Weekly Forecast Update November 27, 2020

Forecast Updates

  • Adjusted DEC-20 and Q1 2021 prices for spot market changes.
  • Increased CME spot NDM prices for December and January 21.
  • Adjusted December and Q1 2021 whey prices up.
  • No other significant changes this week.

Fluid Milk Market

Ahead of the holiday, milk off the farm was reportedly rising faster as moderate weather and better feed quality combined to lift output-per-cow. Class III milk is finding homes, but with sizeable discounts reported between $5 and $7/cwt. This week there were also discussions of dumped milk in the Midwest for those unable to find a willing buyer. In the East, milk headed to bottling picked up ahead of the holiday, but school closures could cause demand to retreat next week.

Despite forecasts of lower prices on the horizon, milk is rising and could increase faster at the beginning of next year. There are rumblings that cooperatives could reinstate sizeable discounts in regions where milk is excessive. Throughout the nation, discussions of depooling and the new Class I formula continue to ramp up. Given the cost to dairy producers this year, 2021 could bring a desire to address some of the shortfalls with the latest federal order change.

Cheese Market

CME Cheddar blocks and barrels lifted during the shortened holiday week trade. After retreating to the upper $150s last week, blocks recovered to the upper $1.60. That resulted in a weekly block average of $1.6733/lb, down 4.12¢ vs. the previous week’s average despite the price recovery early in the week. Barrels averaged $1.4075/lb., up 0.3¢ vs. last week after trading 22 times this week. Barrels appear readily available, with some finding their way to Chicago. The same could be said of 640# blocks – those also are reported easy for buyers to obtain. 40# blocks may still be less available at this point in the market. Orders are slowing compared to prior weeks across most channels – that could be the result of the anticipated price reset next week – or slowing demand given fewer government orders in the system.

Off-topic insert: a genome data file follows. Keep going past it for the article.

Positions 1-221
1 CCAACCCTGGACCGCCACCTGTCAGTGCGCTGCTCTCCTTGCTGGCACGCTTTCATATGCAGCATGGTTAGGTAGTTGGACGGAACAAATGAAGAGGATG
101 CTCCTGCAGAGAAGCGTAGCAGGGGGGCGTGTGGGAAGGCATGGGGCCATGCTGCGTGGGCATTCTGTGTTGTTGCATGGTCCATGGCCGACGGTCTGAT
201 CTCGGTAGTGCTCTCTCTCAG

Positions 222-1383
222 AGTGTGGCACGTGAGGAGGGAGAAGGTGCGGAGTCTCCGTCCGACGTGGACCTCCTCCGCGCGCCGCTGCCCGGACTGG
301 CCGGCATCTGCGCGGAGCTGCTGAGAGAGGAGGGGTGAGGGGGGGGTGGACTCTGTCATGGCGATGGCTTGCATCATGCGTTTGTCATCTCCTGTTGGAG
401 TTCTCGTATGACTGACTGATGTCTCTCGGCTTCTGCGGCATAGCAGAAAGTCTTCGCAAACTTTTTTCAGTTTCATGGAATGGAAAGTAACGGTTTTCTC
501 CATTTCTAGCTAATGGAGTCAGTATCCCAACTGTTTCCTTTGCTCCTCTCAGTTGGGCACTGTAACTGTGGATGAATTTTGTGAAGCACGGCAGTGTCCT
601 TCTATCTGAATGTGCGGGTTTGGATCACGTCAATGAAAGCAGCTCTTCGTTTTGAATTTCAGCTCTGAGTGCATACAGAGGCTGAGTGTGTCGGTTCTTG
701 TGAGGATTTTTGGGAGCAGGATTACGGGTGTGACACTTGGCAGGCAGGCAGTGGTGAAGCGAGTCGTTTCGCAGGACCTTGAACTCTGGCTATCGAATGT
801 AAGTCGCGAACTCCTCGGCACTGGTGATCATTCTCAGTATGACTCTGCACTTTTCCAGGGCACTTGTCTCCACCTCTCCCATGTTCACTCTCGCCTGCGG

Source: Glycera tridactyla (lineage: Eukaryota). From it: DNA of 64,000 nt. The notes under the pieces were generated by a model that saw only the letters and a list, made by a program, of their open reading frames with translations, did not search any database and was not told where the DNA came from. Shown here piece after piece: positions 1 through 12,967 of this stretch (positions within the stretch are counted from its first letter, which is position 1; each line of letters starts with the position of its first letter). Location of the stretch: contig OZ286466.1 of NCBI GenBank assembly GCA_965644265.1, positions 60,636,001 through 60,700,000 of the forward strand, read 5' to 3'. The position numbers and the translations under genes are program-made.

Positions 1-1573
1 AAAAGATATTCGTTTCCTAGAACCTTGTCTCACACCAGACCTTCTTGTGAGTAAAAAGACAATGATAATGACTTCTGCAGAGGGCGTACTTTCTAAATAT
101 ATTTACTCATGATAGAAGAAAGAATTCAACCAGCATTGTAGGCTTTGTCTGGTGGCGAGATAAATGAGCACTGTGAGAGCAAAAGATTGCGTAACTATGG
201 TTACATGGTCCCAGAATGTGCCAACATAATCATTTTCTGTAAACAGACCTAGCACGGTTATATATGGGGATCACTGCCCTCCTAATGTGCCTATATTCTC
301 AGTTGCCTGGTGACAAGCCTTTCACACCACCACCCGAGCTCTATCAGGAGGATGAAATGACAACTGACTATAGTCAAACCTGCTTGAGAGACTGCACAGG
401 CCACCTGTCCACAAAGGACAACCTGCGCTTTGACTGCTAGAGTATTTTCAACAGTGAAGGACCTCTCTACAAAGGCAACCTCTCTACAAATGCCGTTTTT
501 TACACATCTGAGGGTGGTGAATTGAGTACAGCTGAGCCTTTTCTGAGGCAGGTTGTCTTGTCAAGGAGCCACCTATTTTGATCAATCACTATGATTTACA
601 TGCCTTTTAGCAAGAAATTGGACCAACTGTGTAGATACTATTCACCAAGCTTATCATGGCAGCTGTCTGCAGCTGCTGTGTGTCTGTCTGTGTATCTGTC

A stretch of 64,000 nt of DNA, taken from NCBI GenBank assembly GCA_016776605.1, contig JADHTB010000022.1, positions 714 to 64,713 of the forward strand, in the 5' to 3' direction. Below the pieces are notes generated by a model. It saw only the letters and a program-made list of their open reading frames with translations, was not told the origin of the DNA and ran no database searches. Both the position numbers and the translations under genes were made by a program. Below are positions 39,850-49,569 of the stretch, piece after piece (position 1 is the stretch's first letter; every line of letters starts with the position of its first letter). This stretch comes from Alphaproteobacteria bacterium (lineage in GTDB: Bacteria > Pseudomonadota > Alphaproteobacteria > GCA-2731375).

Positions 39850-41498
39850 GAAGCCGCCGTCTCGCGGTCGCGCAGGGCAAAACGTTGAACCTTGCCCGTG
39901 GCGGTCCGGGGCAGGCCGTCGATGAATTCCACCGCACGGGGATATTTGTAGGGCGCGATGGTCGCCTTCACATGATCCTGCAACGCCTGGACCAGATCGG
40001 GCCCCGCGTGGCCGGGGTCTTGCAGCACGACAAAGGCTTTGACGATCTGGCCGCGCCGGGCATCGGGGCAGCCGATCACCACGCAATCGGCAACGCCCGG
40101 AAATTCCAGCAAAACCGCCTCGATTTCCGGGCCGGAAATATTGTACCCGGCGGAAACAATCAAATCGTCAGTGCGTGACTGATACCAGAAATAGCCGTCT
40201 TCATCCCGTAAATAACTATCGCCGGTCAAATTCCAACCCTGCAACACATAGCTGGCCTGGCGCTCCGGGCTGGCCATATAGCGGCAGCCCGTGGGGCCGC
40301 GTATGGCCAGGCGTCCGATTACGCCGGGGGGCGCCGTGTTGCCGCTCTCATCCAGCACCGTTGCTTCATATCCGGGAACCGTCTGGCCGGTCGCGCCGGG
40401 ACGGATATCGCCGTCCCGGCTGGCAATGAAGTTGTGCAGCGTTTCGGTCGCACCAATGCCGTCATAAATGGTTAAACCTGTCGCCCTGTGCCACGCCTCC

There was limited domestic data this week – USDA will release data after the holiday. Cheese exports are becoming a larger portion of U.S. cheese annually. With the recent drop in markets, there are reports of more export bookings for Q1 2021. In October, China’s cheese imports totaled 18.5 million pounds, which was 0.8% less than year-ago levels, with most of the product coming from New Zealand. Imports from the United States doubled in October compared to year-ago levels. New Zealand’s cheese exports declined to 57.9 million pounds in October and 7% less than last year. The largest declines resulted from fewer exports to Australia, Indonesia, and Saudi Arabia.

Butter Market